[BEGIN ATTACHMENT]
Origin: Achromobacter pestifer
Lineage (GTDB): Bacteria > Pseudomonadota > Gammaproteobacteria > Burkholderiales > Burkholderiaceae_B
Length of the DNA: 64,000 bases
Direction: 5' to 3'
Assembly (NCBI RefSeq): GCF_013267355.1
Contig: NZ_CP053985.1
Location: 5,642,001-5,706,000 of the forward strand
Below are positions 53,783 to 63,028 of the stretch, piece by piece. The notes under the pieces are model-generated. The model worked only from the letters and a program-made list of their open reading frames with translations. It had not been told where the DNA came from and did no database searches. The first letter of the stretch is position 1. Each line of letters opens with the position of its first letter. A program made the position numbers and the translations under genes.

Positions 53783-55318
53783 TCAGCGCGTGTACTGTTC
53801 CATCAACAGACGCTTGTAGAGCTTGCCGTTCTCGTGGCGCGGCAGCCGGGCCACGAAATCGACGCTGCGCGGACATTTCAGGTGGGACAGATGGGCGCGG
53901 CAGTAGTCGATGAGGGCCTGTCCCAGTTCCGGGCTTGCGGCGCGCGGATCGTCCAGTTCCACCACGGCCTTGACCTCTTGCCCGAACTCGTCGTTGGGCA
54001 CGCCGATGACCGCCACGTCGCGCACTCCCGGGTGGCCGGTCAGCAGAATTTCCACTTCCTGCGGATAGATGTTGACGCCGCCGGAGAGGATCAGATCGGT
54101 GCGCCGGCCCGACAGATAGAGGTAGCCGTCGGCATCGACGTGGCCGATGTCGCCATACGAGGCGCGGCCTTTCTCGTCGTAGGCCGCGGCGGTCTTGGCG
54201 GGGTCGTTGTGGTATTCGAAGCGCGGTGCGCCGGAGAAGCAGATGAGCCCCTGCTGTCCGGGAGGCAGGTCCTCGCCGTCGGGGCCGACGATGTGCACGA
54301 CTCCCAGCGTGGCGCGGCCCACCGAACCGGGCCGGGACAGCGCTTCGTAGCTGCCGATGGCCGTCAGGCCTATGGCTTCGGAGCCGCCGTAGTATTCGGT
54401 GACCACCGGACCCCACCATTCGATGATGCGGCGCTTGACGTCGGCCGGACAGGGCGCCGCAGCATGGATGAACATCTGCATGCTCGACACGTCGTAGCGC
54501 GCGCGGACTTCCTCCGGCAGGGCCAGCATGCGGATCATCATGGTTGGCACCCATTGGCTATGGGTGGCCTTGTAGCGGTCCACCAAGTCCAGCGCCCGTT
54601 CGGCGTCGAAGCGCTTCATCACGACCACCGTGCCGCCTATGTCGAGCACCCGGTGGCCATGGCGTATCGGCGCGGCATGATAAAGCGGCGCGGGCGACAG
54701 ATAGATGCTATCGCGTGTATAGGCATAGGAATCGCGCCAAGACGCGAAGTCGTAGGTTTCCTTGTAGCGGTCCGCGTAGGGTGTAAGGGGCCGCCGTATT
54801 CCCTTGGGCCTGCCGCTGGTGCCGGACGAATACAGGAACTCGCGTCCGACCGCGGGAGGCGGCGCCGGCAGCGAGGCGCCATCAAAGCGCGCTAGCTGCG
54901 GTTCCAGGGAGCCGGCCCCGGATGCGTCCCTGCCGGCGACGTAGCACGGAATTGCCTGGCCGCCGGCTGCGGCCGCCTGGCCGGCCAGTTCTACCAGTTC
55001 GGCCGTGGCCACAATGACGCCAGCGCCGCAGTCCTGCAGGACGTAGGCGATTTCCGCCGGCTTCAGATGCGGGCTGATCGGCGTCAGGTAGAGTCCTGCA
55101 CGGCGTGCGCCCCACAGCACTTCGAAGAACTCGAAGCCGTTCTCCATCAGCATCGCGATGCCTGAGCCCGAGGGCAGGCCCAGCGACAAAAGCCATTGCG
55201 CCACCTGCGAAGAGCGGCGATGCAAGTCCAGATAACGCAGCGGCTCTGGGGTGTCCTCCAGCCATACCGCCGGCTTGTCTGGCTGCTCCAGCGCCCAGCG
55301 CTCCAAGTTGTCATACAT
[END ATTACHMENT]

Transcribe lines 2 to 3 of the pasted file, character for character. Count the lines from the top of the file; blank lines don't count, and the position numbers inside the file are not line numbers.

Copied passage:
Lineage (GTDB): Bacteria > Pseudomonadota > Gammaproteobacteria > Burkholderiales > Burkholderiaceae_B
Length of the DNA: 64,000 bases